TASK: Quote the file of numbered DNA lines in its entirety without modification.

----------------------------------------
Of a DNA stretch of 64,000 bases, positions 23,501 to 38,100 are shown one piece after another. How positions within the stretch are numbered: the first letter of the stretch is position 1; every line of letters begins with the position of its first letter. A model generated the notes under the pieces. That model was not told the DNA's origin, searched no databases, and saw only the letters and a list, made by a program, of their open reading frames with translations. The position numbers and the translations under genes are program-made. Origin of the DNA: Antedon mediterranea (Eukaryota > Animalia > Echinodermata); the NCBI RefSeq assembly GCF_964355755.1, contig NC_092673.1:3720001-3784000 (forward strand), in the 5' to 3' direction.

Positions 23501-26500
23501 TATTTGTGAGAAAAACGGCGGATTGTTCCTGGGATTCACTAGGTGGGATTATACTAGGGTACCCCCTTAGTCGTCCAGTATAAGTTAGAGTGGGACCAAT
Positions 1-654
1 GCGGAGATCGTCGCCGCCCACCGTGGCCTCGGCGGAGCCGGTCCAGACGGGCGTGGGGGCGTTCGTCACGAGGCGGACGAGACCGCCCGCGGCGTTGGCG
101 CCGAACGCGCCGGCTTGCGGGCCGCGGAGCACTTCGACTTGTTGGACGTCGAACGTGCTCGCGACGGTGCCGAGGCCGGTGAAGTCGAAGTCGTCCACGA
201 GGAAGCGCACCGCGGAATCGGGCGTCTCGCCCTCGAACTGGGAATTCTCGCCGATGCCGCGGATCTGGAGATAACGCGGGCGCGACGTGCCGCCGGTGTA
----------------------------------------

Of a DNA stretch of 64,000 bases, positions 23,501 to 38,100 are shown one piece after another. How positions within the stretch are numbered: the first letter of the stretch is position 1; every line of letters begins with the position of its first letter. A model generated the notes under the pieces. That model was not told the DNA's origin, searched no databases, and saw only the letters and a list, made by a program, of their open reading frames with translations. The position numbers and the translations under genes are program-made. Origin of the DNA: Antedon mediterranea (Eukaryota > Animalia > Echinodermata); the NCBI RefSeq assembly GCF_964355755.1, contig NC_092673.1:3720001-3784000 (forward strand), in the 5' to 3' direction.

Positions 23501-26500
23501 TATTTGTGAGAAAAACGGCGGATTGTTCCTGGGATTCACTAGGTGGGATTATACTAGGGTACCCCCTTAGTCGTCCAGTATAAGTTAGAGTGGGACCAAT
Positions 1-654
1 GCGGAGATCGTCGCCGCCCACCGTGGCCTCGGCGGAGCCGGTCCAGACGGGCGTGGGGGCGTTCGTCACGAGGCGGACGAGACCGCCCGCGGCGTTGGCG
101 CCGAACGCGCCGGCTTGCGGGCCGCGGAGCACTTCGACTTGTTGGACGTCGAACGTGCTCGCGACGGTGCCGAGGCCGGTGAAGTCGAAGTCGTCCACGA
201 GGAAGCGCACCGCGGAATCGGGCGTCTCGCCCTCGAACTGGGAATTCTCGCCGATGCCGCGGATCTGGAGATAACGCGGGCGCGACGTGCCGCCGGTGTA